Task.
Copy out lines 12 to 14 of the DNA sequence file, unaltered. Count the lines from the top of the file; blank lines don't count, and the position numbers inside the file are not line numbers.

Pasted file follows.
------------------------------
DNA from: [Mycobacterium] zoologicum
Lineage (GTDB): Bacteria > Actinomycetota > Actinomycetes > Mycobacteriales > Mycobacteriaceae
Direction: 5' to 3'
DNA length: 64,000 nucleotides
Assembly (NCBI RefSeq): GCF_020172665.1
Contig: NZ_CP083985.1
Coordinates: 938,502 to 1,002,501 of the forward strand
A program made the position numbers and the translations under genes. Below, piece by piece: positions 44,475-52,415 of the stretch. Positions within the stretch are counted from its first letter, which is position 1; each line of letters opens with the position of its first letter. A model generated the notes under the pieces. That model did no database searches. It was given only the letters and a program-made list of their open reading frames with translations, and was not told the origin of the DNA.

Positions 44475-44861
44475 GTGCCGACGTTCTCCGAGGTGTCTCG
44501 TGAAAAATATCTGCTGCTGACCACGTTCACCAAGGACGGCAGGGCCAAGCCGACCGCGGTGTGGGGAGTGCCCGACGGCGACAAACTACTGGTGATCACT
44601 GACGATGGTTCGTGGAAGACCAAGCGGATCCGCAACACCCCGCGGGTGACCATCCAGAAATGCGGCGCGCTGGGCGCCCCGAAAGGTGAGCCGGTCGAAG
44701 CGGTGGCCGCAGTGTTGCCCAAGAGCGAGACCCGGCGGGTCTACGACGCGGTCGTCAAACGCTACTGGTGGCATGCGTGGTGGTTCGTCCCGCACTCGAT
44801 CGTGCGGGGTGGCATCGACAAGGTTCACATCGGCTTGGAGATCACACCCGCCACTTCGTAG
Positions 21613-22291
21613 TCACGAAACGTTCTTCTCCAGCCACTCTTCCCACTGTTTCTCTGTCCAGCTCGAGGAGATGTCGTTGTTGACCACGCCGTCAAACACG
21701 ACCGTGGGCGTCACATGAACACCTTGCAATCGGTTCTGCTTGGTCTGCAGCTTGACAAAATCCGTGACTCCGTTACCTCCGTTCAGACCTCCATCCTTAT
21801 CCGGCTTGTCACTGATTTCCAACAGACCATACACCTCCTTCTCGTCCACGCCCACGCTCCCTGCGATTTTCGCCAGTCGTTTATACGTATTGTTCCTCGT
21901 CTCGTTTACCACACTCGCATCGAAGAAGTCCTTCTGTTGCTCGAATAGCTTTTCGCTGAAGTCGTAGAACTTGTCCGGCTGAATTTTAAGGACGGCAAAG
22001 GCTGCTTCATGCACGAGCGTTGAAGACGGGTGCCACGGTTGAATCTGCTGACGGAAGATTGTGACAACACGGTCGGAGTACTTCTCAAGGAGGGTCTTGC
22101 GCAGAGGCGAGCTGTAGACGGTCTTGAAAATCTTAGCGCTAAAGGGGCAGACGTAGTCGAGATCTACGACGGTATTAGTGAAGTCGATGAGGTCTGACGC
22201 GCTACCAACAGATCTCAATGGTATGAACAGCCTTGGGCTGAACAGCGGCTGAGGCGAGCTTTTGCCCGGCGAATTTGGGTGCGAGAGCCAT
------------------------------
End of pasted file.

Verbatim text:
44601 GACGATGGTTCGTGGAAGACCAAGCGGATCCGCAACACCCCGCGGGTGACCATCCAGAAATGCGGCGCGCTGGGCGCCCCGAAAGGTGAGCCGGTCGAAG
44701 CGGTGGCCGCAGTGTTGCCCAAGAGCGAGACCCGGCGGGTCTACGACGCGGTCGTCAAACGCTACTGGTGGCATGCGTGGTGGTTCGTCCCGCACTCGAT
44801 CGTGCGGGGTGGCATCGACAAGGTTCACATCGGCTTGGAGATCACACCCGCCACTTCGTAG